Before I begin this article, I'd like to say that I sincerely hope that come election 2008, none of you vote based solely on the videogame issue. Tempting as that may be, in the grand scheme of things it really isn't a huge issue. However, something to keep in mind is that a certain candidate's stance on an issue such as videogame regulation may be indicative of their stance on other issues. And, for that matter, any candidate who would consider spending federal resources on videogame regulation is, quite possibly, someone you may not want to consider voting for. And that being the case, perhaps you should base your vote on the videogame issue.

Now that we've gone in a complete circle, let me get to the point. Common Sense Media took a survey of the 2008 presidential candidates, asking them where they stood on the issue of videogame regulation. Some did not respond (Huckabee and Giuliani), some expressed no interest in regulating videogames (Obama, Edwards), while two candidates expressed their intense desire to police the videogame industry. Who are these two? Front-running Democratic candidate Hillary Clinton, and Republican candidate Mitt Romney.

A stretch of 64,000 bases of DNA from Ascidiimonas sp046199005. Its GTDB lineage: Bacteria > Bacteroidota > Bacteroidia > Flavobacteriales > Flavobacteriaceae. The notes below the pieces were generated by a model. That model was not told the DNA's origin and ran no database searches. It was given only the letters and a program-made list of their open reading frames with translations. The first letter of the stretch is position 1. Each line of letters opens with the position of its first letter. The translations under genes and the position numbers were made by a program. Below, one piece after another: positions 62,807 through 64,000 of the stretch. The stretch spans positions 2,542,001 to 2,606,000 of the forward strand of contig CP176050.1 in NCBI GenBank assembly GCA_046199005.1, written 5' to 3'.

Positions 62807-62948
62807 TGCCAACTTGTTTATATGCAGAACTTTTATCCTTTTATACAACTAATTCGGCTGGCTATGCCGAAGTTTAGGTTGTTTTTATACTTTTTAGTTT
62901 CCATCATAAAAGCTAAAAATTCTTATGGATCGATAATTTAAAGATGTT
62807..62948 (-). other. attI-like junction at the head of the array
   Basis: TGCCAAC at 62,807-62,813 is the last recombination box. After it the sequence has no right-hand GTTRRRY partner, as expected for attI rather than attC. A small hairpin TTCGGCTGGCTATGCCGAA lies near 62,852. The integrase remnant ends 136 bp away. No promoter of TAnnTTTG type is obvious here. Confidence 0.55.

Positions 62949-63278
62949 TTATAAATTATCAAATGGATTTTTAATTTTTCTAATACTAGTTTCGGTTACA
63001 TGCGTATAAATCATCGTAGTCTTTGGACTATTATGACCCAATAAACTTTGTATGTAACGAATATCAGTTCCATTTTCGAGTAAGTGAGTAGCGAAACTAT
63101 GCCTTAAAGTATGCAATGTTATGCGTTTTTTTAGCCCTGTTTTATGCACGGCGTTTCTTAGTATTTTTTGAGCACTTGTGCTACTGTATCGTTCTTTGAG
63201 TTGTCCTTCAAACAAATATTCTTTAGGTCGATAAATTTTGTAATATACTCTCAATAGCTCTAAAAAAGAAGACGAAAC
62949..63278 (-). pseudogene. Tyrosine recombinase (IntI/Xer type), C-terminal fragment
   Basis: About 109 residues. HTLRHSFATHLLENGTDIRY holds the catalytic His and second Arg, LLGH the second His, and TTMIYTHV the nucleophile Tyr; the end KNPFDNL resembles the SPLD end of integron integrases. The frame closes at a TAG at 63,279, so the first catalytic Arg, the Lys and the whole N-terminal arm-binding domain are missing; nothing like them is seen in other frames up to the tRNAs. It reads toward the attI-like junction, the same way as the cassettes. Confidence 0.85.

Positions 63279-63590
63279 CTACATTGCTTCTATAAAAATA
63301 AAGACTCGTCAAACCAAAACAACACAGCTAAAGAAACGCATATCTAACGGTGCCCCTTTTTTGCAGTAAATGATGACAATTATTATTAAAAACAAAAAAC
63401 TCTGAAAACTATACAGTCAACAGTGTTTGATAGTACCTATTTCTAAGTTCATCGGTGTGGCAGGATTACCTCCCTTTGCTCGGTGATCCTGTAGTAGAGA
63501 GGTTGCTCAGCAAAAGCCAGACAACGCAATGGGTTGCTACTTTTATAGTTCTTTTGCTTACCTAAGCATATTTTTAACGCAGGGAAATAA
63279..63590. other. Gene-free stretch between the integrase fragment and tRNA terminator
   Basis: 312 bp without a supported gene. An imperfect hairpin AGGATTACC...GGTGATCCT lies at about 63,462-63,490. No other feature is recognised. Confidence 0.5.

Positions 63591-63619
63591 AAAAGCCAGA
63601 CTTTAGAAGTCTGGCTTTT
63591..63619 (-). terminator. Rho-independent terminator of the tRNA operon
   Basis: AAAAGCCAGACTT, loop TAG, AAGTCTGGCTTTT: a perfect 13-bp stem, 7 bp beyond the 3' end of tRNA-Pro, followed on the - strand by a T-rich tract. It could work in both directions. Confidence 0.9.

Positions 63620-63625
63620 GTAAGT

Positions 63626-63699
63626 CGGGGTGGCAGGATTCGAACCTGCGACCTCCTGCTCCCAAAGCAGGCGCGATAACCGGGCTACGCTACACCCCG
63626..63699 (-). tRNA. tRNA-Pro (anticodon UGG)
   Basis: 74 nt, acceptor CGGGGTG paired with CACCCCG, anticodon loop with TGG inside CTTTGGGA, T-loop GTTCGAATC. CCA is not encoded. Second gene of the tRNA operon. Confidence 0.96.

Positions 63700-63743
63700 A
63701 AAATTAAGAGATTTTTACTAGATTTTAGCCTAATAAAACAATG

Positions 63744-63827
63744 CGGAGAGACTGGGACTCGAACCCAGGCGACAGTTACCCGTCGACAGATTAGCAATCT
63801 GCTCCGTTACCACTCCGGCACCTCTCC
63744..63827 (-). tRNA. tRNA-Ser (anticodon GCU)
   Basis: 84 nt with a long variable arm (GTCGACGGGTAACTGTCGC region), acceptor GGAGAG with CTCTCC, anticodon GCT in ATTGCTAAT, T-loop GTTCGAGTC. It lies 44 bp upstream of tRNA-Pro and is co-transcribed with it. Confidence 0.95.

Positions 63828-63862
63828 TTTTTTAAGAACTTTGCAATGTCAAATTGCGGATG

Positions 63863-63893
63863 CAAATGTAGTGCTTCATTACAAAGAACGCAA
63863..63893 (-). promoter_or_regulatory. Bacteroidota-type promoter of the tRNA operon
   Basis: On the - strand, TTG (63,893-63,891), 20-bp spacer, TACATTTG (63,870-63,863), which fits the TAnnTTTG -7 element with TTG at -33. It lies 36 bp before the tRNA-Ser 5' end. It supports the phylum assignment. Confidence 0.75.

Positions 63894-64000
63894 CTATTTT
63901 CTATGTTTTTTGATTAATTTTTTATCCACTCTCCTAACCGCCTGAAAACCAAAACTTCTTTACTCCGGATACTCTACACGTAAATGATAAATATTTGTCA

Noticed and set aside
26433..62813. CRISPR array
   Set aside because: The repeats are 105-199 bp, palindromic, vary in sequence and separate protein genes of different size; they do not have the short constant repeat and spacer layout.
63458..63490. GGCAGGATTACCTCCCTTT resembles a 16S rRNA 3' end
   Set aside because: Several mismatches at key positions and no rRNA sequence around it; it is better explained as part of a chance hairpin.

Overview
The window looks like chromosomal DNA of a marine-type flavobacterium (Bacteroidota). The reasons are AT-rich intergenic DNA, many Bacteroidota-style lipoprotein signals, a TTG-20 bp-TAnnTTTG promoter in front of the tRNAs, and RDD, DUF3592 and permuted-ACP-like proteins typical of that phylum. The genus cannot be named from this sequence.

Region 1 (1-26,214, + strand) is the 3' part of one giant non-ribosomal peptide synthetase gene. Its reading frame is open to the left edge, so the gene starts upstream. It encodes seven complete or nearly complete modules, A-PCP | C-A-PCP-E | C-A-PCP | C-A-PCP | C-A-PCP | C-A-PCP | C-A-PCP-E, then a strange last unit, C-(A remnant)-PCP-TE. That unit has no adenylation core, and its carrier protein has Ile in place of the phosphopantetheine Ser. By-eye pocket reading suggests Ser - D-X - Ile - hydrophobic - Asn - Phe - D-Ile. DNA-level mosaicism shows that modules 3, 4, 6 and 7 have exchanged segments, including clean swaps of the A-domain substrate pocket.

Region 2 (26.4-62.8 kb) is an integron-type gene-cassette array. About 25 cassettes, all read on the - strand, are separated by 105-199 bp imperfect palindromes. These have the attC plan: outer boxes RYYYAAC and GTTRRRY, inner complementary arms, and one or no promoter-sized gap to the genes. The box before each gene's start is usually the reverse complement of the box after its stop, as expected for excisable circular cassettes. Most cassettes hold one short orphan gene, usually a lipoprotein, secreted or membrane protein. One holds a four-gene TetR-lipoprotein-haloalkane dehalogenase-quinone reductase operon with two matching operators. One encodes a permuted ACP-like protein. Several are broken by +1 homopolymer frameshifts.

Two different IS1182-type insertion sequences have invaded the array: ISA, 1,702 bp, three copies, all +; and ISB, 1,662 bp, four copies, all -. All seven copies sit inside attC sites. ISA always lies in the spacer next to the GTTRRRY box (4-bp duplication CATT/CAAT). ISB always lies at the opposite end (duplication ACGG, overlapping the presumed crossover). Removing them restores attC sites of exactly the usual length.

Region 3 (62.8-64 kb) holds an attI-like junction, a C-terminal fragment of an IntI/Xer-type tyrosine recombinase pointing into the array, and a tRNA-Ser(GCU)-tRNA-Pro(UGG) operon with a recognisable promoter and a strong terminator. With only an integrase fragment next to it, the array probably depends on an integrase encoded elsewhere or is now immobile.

Romney actually expressed some time ago his disdain for "violent" videogames, among all forms of violent media. Apparently he wants to "clean up the water" in which our kids are swimming, and that includes violent games. There isn't much to say about Romney. He briefly mentioned videogames as being part of a so-called "ocean of filth," but other than that he hasn't really taken any action, or laid out any manner of plan for regulation.

More recently however, Hillary Clinton told Common Sense Media that she would push for federal legislation of videogame sales. This shouldn't really come as surprise. If you've kept up with the industry at all you know that Clinton's been involved in several attempts to regulate the industry in the past, using the "Hot Coffee" debacle back in 2005 as a springboard.